Applications for the ViPR system are everywhere. The military is using it to look for guys holding RPGs, since an RPG has a distinctive visual pattern that ViPR can identify, even if the RPG is being held at an angle and partially concealed at a distance in low light. Current commercial uses (in Europe, mostly) include ViPR acting as a tour guide on your cellphone: take a picture of a landmark, and your cellphone will recognize it and provide information. What I’d personally like to see is the integration of ViPR with Google Street View to provide a highly accurate urban pseudo-GPS system. All you would do would be to take a picture of where you were, the ViPR system would query Google’s Street View database and find a matching pattern, and you’d get your location back. Easy, right? Well, they’re working on it… They just need to get some major companies (cough Google cough) actively interested.

[ Evolution Robotics ViPR ]

Smart Image Resizing Cuts The Useless Out Of Your Pics

smart image resizing By Evan Ackerman

Like it or not, most of the time when you take a picture, a significant portion of the image is (for lack of a better word) useless. Or rather, there are lots of areas of the image that aren’t conveying any important information. Obviously this excludes you artsy-picture types, but if you’re just trying to show and/or explain something (which most of the images on the Internet, excluding porn, are probably trying to do) wouldn’t it be useful if you could make images smaller by selectively removing the least important pixels? Ariel Shamir of the Efi Arazi School of Computer Science in Israel has developed some software to automatically do just that, in realtime no less. Watch and be amazed:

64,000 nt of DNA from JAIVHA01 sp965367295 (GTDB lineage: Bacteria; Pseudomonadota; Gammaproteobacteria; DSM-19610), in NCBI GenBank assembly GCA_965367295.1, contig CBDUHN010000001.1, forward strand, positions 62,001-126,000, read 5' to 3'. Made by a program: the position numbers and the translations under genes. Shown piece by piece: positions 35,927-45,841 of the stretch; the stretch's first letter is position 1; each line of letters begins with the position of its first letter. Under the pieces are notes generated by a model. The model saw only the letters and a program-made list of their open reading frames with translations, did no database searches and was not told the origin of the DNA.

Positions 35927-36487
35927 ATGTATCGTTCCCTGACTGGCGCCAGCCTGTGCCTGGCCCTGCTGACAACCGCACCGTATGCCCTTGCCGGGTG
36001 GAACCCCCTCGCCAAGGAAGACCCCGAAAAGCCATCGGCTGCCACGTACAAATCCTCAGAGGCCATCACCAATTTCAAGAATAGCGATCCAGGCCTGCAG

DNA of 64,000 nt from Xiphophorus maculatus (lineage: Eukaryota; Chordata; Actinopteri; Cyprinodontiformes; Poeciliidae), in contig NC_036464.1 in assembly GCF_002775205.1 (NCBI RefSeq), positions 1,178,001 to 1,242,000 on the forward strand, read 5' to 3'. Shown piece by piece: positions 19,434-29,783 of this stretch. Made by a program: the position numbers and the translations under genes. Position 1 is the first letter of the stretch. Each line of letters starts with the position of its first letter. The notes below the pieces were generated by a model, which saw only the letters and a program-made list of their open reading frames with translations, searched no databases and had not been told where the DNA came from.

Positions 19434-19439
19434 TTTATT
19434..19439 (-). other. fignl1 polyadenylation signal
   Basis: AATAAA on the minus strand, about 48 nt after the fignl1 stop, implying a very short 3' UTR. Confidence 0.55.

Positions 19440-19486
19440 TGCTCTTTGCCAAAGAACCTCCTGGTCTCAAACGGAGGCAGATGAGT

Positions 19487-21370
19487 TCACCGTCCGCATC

So it’s obviously still a work in progress, but it’s already pretty clever and seems to have a working automated mode as well as a decent user interface. What with the population of itty bitty mobile devices capable of Internet browsing exploding like a rabbit warren underneath a Viagra factory, a little piece of software that can work behind the scenes to dynamically re-size images (in the same way that HTML dynamically re-sizes) could have a huge range of applications.

[ Content-Aware Image Resizing (PDF) ] VIA [ Neatorama ]

Symantec Wants To Make You An Offer You Can’t Refuse

symantec

By David Ponce

Oh, it’s a joke. But how true.

[ B3ta Boards ] VIA [ Digg ]

Safari Second-Guesses You When Setting Homepage To Google

safari google prompt

By David Ponce

Fun little piece of non-news: If you’re using Apple’s Safari, changing your homepage to any website in the world is a breeze; but if that site is Google, the browser throws this prompt at you:

“Are you sure you want to switch your home page to Google search? You can do a Google search directly from Safari’s search field without going to Google’s webpage.”

Of course, the likely reason this is happening is that Apple gets paid every time someone does a search through Safari’s search field, but it’s interesting behavior nonetheless.

It’s possible that this has been around for some time (and we hear it does the same thing with Yahoo!), but it’s the first we hear of it.

VIA [ The Raw Feed ]

Hot Or Not Composite Images

composite attractiveness

By David Ponce

It’s far removed from gadgets, but crap if it isn’t fascinating. An enterprising Flickr user by the name of Pierre Tourigny has been scouring the website Hot Or Not for pictures of women. There’s plenty of that, and then some. But what Pierre then did with the pictures is what’s so amazing. He grouped them by average attractiveness (users of the site get to rate the pictures they see), and then blended them together using a program called SquirtzMorph. The result is the image you see above.

He claims he did this as a study on attractiveness, but we just think we was having fun. Can’t blame him either. He also grouped and morphed images based on age and ethnicity, and you can see those two pictures after the jump.